Vic Zoschak, president of the Antiquarian Booksellers’ Association of America, was optimistic on the sudden resolution. “I choose to believe yesterday’s dialogue between the two camps will be but a start to improved communications and relations, each dedicated to a continued win-win association,” he said.
Experts in selling on Amazon said that such parity was difficult to achieve.
“I don’t think anything like this has ever happened before with any part of Amazon,” said Juozas Kaziukenas, chief executive of Marketplace Pulse, an e-commerce analytics firm. “It would be much harder to have a strike on Amazon itself, just because there are so many sellers there and they are not part of an organized community.”
He added, “Whoever owns the platform owns the power. As a seller you are a small module in a massively complicated system. If a thousand of you say you will not do something anymore, 2,000 others will replace you. This is the harsh reality of being a seller.”
For Mr. Brown of Eureka Books, the lesson of Banned Booksellers Week was clear.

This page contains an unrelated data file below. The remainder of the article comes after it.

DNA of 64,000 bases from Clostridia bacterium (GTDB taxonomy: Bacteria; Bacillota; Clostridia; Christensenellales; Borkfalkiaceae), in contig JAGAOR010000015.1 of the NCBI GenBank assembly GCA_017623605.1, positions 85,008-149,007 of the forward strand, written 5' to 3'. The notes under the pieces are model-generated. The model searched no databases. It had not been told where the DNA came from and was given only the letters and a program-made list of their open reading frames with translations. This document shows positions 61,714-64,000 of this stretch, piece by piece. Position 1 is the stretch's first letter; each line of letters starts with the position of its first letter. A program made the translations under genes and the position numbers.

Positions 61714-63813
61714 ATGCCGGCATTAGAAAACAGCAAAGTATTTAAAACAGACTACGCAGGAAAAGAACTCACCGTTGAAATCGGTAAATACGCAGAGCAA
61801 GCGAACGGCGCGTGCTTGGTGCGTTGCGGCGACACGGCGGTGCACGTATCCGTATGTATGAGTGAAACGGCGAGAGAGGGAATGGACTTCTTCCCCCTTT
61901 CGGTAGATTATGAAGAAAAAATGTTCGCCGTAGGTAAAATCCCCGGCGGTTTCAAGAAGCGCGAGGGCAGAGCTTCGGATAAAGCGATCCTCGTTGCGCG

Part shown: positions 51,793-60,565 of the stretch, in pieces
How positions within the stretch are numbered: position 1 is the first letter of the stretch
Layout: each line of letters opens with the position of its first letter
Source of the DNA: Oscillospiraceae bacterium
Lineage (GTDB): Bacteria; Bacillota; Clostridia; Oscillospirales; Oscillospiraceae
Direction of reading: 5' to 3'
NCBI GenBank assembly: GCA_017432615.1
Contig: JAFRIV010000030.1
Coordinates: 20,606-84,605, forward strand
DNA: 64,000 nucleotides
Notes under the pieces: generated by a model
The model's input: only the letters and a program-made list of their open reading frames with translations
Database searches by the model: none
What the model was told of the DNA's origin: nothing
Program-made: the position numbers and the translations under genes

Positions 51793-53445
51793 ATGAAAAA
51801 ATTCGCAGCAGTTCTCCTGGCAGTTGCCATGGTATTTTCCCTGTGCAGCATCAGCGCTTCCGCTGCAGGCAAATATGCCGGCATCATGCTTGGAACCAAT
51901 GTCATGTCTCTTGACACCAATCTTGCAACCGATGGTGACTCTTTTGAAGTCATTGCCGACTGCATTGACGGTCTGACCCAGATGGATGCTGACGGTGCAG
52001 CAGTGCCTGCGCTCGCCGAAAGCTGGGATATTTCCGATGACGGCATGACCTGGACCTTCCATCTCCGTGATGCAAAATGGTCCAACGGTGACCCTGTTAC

“We are entirely subject to their whims,” he said of Amazon. “We need to spend more time focusing our energies on our own business outside of the Amazon ecosphere.”
There was recently an effort to organize Amazon sellers as a trade association called the Online Merchants Guild. It was largely focused on sales tax issues, but the group said on its website that “the sky’s the limit in terms of how we can leverage our collective strength to improve the quality of life for all members.”
If nothing else, Banned Booksellers Week was the sort of public relations stumble for Amazon that seems a bit more common than it once was.
The company thrives on secrecy, preferring to release minimal information. It began as a bookseller and is now the largest in the world, controlling more of the market than any bookseller has ever done, and yet the number of serious books about Amazon itself could be counted on the fingers of one hand.